The era of unmitigated growth for HTC is over. The Taiwanese smartphone manufacturer posted its fourth quarter 2010 financials this morning and the results were not welcoming. Year-over-year the fourth quarter revenue shrank 2.5% to $3.35 billion (NT$ 101.42 billion) and HTC’s net income dove 26% to $364 million (NT$ 11.02 billion). The results don’t come as a complete surprise as HTC’s November results showed a 30% drop from October, a 20% year-over-year decline. The fourfold growth boom the company experienced between 2010 and early 2011 has come to a screeching halt, which has made investors question HTC’s availability to continue innovating. It certainly looks that way as Apple and Samsung post record numbers in the highly competitive smartphone market.
However, this doesn’t mean Peter Chou needs to sound the alarms company-wide. HTC is still a relatively new company and it is expanding at an incredible rate, but not all winnings streaks last forever. HTC needs to switch gears in order to stabilize its balance sheet for the upcoming year, but it needs to take a second look at some potential warning signs that led to the 2010 fourth quarter decline.
Q4 2010 was supposed to be all about Beats. The partnership HTC penned in August was supposed to be the big driving reason for its new flagship devices for this holiday season. The Sensation XE (a slightly modified version being the HTC Rezound in the U.S.) and the Sensation XL took the front lines for HTC but they didn’t land in shelves until October and November respectively. So what’s the problem? HTC didn’t take into consideration that the rumor-mill was red hot with the next iPhone. Was an iPhone 5 going to be released? Would Apple release two iPhones? Was there a new teardrop form factor coming to the iPhone? You couldn’t pass a single day in September without Apple being in the headlines as everyone anticipated the next iPhone to be announced at any moment. The iPhone clamor and then the actual announcement of the iPhone 4S drowned out most of the noise that HTC was making with the Sensation XE and XL. It wasn’t only consumers who were focused on the iPhone 4S, it was carriers too.
It is extremely naïve to think that the iPhone does not carry the dominant weight in the smartphone market. It does not matter if your Android or Windows Phone device is superior to the iPhone in every way, and it doesn’t matter if your competing OS already had all of Apple’s new features, the harsh reality is that the Apple hype machine is very real and very dangerous. HTC tried to make its splash in turbulent waters, releasing its two flagship products during the hottest part of the iPhone hype and right after the iPhone 4S was released. The timing was not only terrible, but also a testament to how wet behind the ears HTC still is as a company.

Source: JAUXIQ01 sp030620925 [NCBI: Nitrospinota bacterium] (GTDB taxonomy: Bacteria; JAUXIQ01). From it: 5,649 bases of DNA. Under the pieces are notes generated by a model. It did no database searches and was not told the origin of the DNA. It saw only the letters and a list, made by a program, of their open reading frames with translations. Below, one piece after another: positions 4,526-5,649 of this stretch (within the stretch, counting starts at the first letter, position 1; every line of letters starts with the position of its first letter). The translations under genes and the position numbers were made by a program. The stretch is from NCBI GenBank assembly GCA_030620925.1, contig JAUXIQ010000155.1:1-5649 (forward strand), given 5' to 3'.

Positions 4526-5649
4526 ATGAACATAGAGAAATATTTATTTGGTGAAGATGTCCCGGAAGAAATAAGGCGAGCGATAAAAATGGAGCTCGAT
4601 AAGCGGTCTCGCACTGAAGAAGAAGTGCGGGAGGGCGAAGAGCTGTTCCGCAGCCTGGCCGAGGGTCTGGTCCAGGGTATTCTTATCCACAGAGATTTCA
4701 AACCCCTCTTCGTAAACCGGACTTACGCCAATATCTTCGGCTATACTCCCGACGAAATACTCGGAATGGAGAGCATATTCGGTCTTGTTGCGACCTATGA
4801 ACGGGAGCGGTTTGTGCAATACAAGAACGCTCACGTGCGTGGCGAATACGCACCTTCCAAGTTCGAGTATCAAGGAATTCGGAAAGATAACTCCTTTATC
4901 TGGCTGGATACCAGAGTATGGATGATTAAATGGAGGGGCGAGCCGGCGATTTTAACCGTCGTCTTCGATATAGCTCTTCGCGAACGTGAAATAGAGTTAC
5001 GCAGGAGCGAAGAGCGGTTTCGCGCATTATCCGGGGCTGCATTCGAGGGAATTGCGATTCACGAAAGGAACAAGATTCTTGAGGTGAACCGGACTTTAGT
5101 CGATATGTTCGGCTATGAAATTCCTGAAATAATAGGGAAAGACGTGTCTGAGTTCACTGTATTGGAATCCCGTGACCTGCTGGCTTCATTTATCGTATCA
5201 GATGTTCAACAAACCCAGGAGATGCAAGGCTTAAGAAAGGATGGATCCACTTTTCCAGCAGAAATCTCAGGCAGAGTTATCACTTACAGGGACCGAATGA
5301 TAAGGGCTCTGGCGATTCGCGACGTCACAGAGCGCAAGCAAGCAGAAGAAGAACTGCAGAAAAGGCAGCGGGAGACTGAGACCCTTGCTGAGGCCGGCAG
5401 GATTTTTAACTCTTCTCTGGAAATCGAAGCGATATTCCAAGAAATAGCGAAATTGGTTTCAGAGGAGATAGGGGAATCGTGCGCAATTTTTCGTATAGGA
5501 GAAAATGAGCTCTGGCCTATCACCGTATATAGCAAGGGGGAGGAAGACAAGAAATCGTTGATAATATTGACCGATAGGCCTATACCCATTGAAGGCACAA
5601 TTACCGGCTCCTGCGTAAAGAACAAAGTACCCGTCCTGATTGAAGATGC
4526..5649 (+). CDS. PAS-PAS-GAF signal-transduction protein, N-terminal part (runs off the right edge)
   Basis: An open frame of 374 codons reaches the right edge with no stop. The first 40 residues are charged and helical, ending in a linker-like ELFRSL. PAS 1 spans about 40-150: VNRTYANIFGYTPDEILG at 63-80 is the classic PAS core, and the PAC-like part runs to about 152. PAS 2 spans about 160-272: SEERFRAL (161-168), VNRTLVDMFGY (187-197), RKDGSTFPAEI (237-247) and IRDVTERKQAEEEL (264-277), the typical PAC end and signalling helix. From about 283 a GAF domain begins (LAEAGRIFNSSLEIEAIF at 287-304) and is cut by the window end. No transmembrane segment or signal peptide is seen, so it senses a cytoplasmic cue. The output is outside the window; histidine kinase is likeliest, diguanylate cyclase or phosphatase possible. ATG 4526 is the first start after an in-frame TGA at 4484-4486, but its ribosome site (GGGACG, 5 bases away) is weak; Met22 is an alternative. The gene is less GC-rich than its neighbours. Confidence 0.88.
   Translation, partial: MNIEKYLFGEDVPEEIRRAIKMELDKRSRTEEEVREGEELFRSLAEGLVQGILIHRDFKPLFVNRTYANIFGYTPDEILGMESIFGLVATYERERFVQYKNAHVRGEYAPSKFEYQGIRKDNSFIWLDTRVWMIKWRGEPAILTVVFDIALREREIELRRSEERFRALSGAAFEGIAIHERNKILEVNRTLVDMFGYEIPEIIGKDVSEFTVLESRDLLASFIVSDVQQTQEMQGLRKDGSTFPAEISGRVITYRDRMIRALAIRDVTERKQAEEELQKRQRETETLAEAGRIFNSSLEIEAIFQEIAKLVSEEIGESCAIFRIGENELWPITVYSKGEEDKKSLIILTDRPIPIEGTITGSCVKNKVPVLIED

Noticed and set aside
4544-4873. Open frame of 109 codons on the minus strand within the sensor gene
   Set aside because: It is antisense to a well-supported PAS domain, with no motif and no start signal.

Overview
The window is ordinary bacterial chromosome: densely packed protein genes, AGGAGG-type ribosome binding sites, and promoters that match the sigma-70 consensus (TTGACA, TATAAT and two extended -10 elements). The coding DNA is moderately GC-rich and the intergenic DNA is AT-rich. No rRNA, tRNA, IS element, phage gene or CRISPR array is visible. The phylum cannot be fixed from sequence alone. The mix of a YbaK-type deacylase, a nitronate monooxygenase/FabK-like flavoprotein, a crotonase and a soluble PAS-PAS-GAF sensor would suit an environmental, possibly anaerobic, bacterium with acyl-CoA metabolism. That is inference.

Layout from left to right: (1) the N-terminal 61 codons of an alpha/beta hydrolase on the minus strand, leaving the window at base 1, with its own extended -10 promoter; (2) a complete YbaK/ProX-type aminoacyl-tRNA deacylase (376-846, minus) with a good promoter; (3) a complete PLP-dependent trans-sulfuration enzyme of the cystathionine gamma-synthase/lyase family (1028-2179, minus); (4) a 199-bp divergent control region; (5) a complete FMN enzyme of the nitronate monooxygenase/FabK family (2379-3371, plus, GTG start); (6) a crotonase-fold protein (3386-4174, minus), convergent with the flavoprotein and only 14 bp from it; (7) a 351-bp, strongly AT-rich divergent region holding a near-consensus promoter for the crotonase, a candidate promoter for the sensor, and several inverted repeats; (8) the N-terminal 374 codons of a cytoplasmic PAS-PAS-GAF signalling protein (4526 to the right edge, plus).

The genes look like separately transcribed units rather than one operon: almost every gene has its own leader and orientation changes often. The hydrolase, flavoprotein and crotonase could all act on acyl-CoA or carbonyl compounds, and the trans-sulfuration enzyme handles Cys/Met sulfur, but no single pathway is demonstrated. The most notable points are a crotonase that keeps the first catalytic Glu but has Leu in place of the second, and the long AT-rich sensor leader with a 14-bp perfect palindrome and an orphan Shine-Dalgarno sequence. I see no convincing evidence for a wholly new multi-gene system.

There is no shame in scheduling your product around a competing product, even if you believe your product is better than the competition. The motion picture industry is notorious for dynamic scheduling, with move release dates changing all the time because of competition. You never put Transformers and Pirates of the Caribbean on the same opening day simply because the market cannot handle two blockbusters at the same time. Motion pictures are always released when the market favors them the most. After a slew of blockbuster action flicks, a romantic comedy is released to make up for the testosterone overdose. and that romantic comedy has a huge opening. Does that mean that it was as good, if not better than the previous action blockbusters? Perhaps yes, perhaps no, bu the important lesson is that companies must always have their ear close to the ground and listening to market conditions. If the Sensation XL and the Sensation XE were announced and released in late November or early December, HTC might have been able to ride the post-iPhone wave to a more successful fourth quarter.
No Holiday Blockbuster
Speaking of releasing their flagships during the holiday season, Santa HTC came down the chimney with empty bags this holiday season. Where Apple was still hot from its iPhone 4S release, Samsung tackled the season with Galaxy S refreshes and the latest Google flagship, the Galaxy Nexus. Even Motorola came out of the woodwork with the Droid RAZR. HTC was still trying to sail with the wind from Autumn when it revealed the Sensation XL and XE. By then the luster of those devices had faded to the shiny new products from competitors that were full of gimmicks like ultra thin form factors, high-definition displays (although the HTC Rezound had a 720p display), dual-core processors, and Ice Cream Sandwiches.
No wonder HTC has a disastrous holiday season. They had nothing in the pipeline planned and what they were betting on was already old news which featured no “gimmicks” with the exception of Beats Audio. Beats by Dr. Dre tripled their sales from 2009 to 2010 and 2011 is showing a “strong increase” in sales, but it turns out that although Beats can single-handedly drive the sales of headphones, it can’t single-handedly drive the sales of sell phones in unfavorable market conditions.
Lack of Product Brand Identity